Industry Market Trends
The Right Combination for Winning Engineering Employment
July 23, 2014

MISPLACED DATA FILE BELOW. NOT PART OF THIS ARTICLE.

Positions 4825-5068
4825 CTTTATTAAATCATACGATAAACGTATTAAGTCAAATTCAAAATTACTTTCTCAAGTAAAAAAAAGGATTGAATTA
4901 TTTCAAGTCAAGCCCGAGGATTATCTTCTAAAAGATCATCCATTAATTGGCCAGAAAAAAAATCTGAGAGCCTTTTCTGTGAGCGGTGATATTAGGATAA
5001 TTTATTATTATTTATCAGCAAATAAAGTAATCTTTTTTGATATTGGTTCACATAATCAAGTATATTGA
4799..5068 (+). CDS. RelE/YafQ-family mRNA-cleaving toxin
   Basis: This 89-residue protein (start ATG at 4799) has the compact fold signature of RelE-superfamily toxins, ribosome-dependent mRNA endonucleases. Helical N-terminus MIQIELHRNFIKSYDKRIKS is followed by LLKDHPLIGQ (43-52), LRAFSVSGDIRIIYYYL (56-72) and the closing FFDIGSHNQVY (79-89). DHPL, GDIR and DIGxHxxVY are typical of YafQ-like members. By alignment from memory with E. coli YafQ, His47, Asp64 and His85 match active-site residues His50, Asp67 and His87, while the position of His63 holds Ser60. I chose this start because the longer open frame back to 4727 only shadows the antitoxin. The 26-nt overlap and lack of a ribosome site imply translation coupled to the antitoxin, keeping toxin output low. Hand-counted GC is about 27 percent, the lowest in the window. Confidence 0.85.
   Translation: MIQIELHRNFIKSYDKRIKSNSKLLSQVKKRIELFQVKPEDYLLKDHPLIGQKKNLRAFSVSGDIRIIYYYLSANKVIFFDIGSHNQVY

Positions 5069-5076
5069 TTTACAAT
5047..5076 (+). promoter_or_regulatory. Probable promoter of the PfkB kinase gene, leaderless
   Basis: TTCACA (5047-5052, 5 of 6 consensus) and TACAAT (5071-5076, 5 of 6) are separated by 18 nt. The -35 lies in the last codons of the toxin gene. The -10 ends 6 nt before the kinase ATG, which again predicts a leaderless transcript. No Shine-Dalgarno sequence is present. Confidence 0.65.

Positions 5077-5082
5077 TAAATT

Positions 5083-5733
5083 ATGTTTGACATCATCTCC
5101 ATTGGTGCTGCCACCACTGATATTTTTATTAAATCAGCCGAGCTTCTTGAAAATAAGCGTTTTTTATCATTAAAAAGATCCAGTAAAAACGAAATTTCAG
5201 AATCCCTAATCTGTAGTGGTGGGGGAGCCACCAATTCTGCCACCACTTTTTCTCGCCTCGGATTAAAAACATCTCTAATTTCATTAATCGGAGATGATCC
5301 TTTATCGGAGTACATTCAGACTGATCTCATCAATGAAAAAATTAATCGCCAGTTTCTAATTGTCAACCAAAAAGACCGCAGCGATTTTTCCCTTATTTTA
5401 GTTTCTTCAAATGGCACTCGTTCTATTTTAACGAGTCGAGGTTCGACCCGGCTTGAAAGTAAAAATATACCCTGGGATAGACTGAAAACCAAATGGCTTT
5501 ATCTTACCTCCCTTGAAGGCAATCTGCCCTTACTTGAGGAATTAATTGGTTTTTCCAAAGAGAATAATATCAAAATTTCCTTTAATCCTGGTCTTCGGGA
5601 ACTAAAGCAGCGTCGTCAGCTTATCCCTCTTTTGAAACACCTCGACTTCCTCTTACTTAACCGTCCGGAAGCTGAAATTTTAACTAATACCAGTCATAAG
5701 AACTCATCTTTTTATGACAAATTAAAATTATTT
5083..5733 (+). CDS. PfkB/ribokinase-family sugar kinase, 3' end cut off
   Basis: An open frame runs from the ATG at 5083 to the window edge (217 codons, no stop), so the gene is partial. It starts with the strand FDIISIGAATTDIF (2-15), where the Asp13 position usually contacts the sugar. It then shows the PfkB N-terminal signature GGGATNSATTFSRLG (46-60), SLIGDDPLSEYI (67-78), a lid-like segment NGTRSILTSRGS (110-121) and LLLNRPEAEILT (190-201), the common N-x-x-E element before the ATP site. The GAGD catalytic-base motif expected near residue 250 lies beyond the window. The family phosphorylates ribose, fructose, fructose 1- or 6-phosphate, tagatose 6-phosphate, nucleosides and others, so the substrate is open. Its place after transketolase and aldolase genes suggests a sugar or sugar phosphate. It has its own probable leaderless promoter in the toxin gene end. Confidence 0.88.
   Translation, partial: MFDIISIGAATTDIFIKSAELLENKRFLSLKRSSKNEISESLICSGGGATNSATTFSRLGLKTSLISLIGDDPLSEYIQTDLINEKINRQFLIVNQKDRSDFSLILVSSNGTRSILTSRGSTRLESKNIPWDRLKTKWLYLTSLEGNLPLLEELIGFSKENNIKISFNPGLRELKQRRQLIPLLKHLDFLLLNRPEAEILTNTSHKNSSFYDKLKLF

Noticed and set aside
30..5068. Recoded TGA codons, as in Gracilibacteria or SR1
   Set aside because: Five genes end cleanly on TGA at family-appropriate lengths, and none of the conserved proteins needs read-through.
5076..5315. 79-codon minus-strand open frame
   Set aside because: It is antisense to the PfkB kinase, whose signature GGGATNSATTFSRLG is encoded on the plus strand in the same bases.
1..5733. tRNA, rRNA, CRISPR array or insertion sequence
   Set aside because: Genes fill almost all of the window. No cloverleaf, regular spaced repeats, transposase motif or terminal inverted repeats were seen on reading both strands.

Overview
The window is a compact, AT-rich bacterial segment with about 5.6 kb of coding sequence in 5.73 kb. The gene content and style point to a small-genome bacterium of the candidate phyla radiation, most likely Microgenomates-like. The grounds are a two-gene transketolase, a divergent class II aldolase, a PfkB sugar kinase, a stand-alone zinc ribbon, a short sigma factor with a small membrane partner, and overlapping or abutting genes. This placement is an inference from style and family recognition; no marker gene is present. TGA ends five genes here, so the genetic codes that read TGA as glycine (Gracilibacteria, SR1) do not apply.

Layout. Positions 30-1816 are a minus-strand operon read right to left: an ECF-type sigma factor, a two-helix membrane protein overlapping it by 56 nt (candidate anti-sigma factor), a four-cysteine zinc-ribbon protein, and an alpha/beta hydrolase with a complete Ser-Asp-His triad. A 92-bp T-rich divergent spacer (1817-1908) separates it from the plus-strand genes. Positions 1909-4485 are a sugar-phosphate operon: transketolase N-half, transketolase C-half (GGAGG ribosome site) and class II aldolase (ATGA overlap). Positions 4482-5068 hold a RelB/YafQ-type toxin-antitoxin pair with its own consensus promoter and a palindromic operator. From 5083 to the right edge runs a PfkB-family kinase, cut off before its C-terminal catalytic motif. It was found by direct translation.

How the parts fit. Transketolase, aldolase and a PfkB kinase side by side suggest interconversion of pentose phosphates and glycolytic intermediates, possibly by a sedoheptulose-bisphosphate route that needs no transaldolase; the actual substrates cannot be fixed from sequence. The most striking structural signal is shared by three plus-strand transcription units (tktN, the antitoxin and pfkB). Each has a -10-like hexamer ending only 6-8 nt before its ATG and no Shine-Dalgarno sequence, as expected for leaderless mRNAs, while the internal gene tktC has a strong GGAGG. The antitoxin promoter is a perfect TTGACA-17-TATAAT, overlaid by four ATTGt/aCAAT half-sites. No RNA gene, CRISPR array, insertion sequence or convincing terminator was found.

Pairing competitive compensation with worker preferences to attract and retain the best engineers will be a growing requirement for employers in the coming years. With a tight labor pool, going beyond compensation includes an engaging and fulfilling work environment. It's no secret that engineers across the world are in high demand. In the United States, by 2023, there will be close to 250,000 new jobs for engineers across the country, an 11 percent growth in demand from employers. For those who have chosen to specialize in skills needed within the top engineering fields like infrastructure, oil and gas, renewable energy, medical devices, automotive, and aerospace, the prospects are even better. For example, there will be close to 46,000 civil engineering jobs in the coming years, followed by about 26,000 mechanical engineering jobs. Architectural and engineering managers, as well as industrial engineers, can expect to see close to 20,000 more jobs in each of their fields. As a result, salaries reflect current and the continued high demand for engineers that's expected. The median income of engineers, at $85,000 annually, is twice that of other occupations ($45,000). The top-three-paying engineering occupations -- petroleum engineers, architectural and engineering managers, and aerospace engineers -- can easily command six-figure salaries right out of the gate. And yet, there is a sobering reality for employers who have the jobs and the money: They don't necessarily have the engineers to give it to. In the United States, the quest to find qualified engineers remains a very real challenge for organizations. College enrollment for engineering is not keeping up with demand, and Baby Boomers are retiring in record numbers, which is only adding to the void. Indeed, plentiful job opportunities and high salaries are no longer enough to attract the shrinking pool of quality talent that so many engineering organizations crave. The secret is that engineers, for decades, may not have been doing their jobs for the paycheck anyway. Those engineers who are truly at the top of their game have always been driven by other things that are much less quantifiable but nevertheless deeply personal: satisfaction that is deeply rooted in their daily tasks, the knowledge that what they are doing can truly change the world, and the ability to create and grow within their chosen profession. As the world of work has come to recognize that the daily grind is about so much more than a paycheck, numerous studies today are proving that it's no different for highly paid engineers. In other words, if the lure of a high salary and extreme stability went away tomorrow, what would keep engineers coming back every day to their jobs? The latest Kelly Global Workforce Index (KGWI), an annual survey that reveals opinions about work and the workplace across all industries, sought insight into that question. What the survey found was engineers, much like employees in other fields, have on-the-job preferences that are at least as important to them as more measurable variables like money. The takeaway for employers, especially in an industry with rapid growth, is that addressing these preferences within the workforce can mean the difference in retaining the best talent versus watching it slip through their hands. In the KGWI, engineers across the globe were asked about their willingness to give up higher pay and/or career growth and advancement if other factors were at play. The number-one reason participants gave that would propel them to do so was the possibility of learning new skills. Other reasons included a greater work/life balance, a more flexible schedule, the opportunity to start a business, and the opportunity for more socially conscious work. Of course, every engineer ultimately is responsible for seeking out these kinds of career opportunities. We are all our own best advocates when it comes to being happy and fulfilled on the job. But employers can also appeal to these non-monetary desires and preferences in unique ways that would demonstrate to the workforce that an organization is committed to going beyond compensation in order to attract and retain world-class engineering talent. It can be as simple as first establishing an environment where open dialogue on what the ideal engineering career within the organization could look like. Through this dialogue, if an employee comes up with an idea to enhance the job while maintaining productivity, an employer can bless that initiative -- and give the employee time to carry it out. Another small step is to analyze the way people get work done in the first place. Is telecommuting an option? Is a flexible work schedule possible? Can an employer start to feel safe in the notion that if the work gets done well, where and when it gets done may not necessarily matter? There's no doubt that engineering employers are in a sweet spot already in their ability to offer workers amazing financial compensation. But just think of the potential result if they were able to go beyond that one detail by offering employees a real opportunity to seek happiness on the job that goes beyond financial reward. It's a combination that could pay off for years to come in the future as the competition for the best engineering talent inevitably grows. Establishing more measured ways of fulfilling employees' desires and preferences is a long-term investment that organizations should be making now, like developing specific programs with specific goals that the workforce can work toward. It's not a one-size-fits-all proposition. If an organization's program stands out and gains a good reputation among job-seekers, they may be more inclined to put that organization at the top of the list of employers that understand the workplace can -- and should -- deliver more than a competitive wage. For engineers and engineering employers alike, what are your preferences at work beyond salary? Do you consider them important to the job -- and how does your organization incorporate these non-monetary elements of work, if at all? I'd love to hear your feedback in the comments section. READ: Kelly Services Engineering Employment Outlook Top photo credit: Kelly Services Tim McAward is vice president and engineering product leader for Kelly Services Inc. He has responsibility for branding, market positioning, "go-to-market" strategies, and profitability in North America. Tim holds a B.S. in finance from Arizona State University and an MBA from St. Edward's University in Austin, Texas. Kelly Services is a leading provider of workforce solutions headquartered in Troy, Mich., offering an array of outsourcing and consulting services as well as world-class staffing on a temporary, temporary-to-hire, and direct-hire basis. Since employing its first engineer in 1965, the Kelly engineering specialty has grown to be recognized as a leading provider of engineering resources to customers in such industries as automotive, chemical, defense, electronics, energy, medical, and pharmaceutical.